Search And Rescue Dogs

Search And Rescue Dogs

 

A dog’s nose can do what no other resource can; none of our advanced human electronics can match it. Find a lost child, alone in the wilderness? No problem. Locate a skier burred in an avalanche? Child’s play. Assist law enforcement locating drugs?

The Power of a Dog’s Nose

Trust me; this is well within their capabilities. The avg. Canine scent is 10,000 to 100,000 times stronger than a human’s (I am not just making this up. Wolves, ancestors to our domesticated dog breeds, evolved this ability naturally- yet another way to augment their tracking/hunting skills), and that is average. Due to something called a Jacobson’s Organ (which we don’t have), 50 or so million additional olfactory cells, an enormous increase in brain capacity devoted to analyzing scents, and anatomy designed to be much more efficient, dogs are able to easily discern scents no human on Earth ever would.

 

Search and Rescue dogs work alongside their handlers to both track and trail missing humans. Avalanche/ snow dogs can actually detect humans burred under 15 feet of snow! Believe it or not, dogs have shown to be beneficial in detecting cancerous cells through multiple studies.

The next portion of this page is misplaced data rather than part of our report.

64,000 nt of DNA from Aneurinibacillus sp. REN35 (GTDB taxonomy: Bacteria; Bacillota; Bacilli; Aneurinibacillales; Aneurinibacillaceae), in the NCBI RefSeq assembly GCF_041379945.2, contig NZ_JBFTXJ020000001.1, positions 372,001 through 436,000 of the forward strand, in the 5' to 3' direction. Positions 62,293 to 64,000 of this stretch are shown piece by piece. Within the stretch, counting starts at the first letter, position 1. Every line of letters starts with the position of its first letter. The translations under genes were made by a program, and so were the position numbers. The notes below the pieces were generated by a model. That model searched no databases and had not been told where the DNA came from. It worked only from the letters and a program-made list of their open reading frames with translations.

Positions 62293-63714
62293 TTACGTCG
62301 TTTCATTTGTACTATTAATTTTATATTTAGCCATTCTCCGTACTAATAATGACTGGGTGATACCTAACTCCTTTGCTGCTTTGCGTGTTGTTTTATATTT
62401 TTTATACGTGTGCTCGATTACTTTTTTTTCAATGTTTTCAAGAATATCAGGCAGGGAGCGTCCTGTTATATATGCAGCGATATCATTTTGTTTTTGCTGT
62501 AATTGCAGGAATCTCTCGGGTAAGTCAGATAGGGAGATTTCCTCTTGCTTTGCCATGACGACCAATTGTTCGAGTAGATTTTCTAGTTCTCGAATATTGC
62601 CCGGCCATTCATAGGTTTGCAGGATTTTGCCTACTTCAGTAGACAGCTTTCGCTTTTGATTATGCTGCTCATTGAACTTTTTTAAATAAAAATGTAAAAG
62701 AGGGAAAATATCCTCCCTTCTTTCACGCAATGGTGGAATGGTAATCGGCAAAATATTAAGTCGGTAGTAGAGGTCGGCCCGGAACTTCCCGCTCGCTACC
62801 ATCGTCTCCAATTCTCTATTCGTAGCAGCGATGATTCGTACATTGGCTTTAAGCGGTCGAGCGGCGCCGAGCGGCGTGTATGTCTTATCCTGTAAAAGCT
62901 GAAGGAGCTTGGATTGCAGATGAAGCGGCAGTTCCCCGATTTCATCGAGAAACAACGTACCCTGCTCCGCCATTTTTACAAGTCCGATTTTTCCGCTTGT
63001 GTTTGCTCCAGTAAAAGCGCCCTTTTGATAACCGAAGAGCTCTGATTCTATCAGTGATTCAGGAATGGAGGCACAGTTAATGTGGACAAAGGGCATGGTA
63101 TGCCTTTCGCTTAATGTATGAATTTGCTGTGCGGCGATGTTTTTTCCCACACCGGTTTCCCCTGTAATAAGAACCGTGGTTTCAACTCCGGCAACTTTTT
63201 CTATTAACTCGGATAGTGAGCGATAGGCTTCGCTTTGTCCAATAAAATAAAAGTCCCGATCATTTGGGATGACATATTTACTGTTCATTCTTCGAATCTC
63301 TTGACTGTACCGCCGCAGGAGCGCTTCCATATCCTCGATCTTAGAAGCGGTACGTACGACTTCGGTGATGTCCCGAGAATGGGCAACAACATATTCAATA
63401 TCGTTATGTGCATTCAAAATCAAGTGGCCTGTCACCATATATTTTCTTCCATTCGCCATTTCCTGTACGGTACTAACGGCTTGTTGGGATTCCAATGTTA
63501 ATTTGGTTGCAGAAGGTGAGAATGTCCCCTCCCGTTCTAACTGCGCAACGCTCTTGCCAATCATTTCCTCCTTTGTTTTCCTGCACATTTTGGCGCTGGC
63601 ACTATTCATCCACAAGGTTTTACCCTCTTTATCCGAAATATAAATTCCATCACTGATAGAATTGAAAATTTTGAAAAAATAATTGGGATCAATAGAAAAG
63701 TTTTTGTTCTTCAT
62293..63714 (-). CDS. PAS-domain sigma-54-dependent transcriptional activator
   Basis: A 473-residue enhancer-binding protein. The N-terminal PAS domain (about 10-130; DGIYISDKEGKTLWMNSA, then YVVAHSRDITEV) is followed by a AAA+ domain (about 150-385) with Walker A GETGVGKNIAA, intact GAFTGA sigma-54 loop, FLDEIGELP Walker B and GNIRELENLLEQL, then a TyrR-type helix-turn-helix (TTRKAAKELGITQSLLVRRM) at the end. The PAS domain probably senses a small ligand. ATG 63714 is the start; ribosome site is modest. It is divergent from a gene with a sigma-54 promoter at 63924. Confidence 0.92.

Search And Rescue Dogs

Training Search and Rescue Dogs

 

Training search and rescue dogs is a gradual and careful process. Tracking dogs are first attached to a lead and harness. Handlers drop scent articles as they go, along with treat rewards. A subject (mock) hides in an easily (gradually increasing in difficulty), and the dog is enthusiastically rewarded/praised upon locating the subject.

 

Difficulty increases over time, adding length, curves, obstacles, etc.

 

Dogs really are an absolutely amazing asset for this type of work! Without the assistance of our furry friends, countless people would not be here today.

 

Search And Rescue Dogs

 

Feb. 2016– A three year old boy wanders away from his Louisiana home, becoming hopelessly lost among the dense surrounding woods. Braving intense Louisiana temperatures for hours without water, heat stroke soon becomes a very real danger for the small child.

 

As hours pass and the day wanes, more and more members from the surrounding community join the search. It was no human who found this child, though. It was a bloodhound named Honey, ironically not even trained for search and rescue, who eventually found this little boy.

This and More

 

Search And Rescue Dogs

Dogs are easily capable of this, and more; no other animal is better suited for the task! Did you know that Newfoundlands are actually fantastic swimmers, once working with fishermen alongside Labradors and now used as water search and rescue dogs?

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